Question #81d94

1 Answer
Aug 21, 2017

Answer:

Here's what I got.

Explanation:

The problem provides you with Avogadro's constant, which is the definition of a mole, so your goal here will be to use the molarity and the volume of the solution to find the number of moles of sulfuric acid present in the sample.

Once you know the number of moles of sulfuric acid, you can use Avogadro's constant to determine how many molecules of sulfuric acid you have.

So, you know that molarity is defined as the number of moles of solute present in #"1 L" = 10^3# #"mL"# of solution.

This means that your sample will contain

#100 color(red)(cancel(color(black)("mL solution"))) * overbrace(("0.02 moles H"_2"SO"_4)/(10^3color(red)(cancel(color(black)("mL solution")))))^(color(blue)("= 0.02 M H"_2"SO"_4color(white)(.)"solution")) = "0.002 moles H"_2"SO"_4#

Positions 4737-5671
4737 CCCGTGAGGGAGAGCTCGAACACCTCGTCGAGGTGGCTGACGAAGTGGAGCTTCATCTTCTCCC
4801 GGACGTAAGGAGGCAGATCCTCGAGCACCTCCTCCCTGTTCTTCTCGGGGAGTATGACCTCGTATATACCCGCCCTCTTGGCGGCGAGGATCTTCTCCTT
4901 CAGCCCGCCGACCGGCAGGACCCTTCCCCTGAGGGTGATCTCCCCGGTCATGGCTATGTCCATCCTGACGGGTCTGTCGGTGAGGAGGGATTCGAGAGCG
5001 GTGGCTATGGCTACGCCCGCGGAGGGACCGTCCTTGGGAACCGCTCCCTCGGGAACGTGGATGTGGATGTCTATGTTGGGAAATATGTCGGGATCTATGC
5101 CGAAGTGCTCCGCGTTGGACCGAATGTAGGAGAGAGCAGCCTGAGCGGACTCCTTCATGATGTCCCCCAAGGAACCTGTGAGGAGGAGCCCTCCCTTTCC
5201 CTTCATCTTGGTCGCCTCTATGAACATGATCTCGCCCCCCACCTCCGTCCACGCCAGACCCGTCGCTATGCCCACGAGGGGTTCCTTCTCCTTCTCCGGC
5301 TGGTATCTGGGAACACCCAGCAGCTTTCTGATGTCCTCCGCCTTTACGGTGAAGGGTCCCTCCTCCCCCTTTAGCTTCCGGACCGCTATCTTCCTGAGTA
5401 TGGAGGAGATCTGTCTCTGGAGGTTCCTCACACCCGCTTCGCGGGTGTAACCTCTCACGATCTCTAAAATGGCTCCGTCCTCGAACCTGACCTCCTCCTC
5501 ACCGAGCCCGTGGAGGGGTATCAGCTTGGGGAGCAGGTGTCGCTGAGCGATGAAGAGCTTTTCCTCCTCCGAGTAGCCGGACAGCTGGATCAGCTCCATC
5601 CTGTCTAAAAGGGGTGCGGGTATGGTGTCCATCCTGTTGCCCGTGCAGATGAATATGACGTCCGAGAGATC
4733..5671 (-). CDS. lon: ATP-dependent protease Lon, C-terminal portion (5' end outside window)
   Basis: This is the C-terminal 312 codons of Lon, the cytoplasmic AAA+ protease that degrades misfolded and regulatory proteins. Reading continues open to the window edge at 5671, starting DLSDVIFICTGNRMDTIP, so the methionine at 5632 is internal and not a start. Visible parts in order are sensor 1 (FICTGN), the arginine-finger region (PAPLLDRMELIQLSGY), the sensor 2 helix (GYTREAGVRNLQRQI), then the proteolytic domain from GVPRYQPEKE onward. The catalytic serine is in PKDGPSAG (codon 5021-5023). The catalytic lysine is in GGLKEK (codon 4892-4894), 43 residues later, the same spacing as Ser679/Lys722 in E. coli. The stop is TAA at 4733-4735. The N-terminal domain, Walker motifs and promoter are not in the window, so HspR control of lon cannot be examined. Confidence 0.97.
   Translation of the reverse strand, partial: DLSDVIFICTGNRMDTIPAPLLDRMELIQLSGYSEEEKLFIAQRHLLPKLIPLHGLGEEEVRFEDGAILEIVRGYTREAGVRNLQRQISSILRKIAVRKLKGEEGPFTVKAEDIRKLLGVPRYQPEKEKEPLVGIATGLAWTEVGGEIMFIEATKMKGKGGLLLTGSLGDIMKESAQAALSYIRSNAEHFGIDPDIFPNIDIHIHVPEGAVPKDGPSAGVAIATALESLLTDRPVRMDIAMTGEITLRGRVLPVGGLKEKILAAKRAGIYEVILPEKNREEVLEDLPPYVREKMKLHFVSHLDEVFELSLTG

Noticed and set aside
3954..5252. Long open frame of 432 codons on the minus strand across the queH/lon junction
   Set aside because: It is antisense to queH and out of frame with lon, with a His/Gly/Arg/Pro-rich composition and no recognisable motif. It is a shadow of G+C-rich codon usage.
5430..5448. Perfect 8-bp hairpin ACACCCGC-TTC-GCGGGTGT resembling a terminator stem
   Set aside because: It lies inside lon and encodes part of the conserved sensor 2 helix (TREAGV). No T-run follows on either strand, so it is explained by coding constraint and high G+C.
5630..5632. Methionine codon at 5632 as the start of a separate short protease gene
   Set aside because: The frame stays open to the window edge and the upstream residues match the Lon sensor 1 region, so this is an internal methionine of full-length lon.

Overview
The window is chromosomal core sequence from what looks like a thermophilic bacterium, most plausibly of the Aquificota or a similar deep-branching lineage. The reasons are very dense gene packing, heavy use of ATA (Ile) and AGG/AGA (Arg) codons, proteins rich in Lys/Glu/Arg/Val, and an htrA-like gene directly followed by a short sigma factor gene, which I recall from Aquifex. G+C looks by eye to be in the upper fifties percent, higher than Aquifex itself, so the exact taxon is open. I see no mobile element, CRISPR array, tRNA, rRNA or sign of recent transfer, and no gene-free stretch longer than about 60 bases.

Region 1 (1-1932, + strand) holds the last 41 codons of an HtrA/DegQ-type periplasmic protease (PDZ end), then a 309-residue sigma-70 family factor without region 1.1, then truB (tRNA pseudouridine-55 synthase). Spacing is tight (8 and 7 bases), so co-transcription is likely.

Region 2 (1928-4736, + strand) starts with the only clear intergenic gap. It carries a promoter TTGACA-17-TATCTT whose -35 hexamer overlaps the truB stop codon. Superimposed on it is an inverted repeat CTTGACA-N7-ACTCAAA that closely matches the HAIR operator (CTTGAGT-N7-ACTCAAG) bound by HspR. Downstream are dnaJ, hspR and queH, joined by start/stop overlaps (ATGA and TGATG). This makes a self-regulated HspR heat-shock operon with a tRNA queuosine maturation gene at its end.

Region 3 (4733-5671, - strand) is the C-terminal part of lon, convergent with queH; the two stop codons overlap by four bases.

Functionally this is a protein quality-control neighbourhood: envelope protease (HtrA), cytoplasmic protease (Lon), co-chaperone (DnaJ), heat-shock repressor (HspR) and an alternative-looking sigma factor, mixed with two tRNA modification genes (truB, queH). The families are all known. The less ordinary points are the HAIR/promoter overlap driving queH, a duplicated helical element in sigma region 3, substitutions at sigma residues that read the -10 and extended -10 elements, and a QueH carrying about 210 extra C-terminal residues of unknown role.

To find the number of molecules of sulfuric acid that would be needed in order to have #0.02# moles of sulfuric acid, simply use Avogadro's constant as a conversion factor

#0.002 color(red)(cancel(color(black)("moles H"_2"SO"_4))) * overbrace((6.022 * 10^(23)color(white)(.)"molecules H"_2"SO"_4)/(1color(red)(cancel(color(black)("mole H"_2"SO"_4)))))^(color(blue)("Avogadro's constant"))#

# = color(darkgreen)(ul(color(black)(1.2 * 10^(21)color(white)(.)"molecules H"_2"SO"_4)))#

I'll leave the answer rounded to two sig figs, but keep in mind that you only have one significant figure for your values.

SIDE NOTE This question is poorly thought out because sulfuric acid is a strong acid, so you can say for a fact that the solution will not contain any sulfuric acid molecules.

However, I assumed that the question was about using Avogadro's constant to convert the number of moles of a substance to molecules.

That said, you should always keep in mind that a sulfuric acid solution does not contain any sulfuric acid molecules because the acid will ionize completely in its first ionization.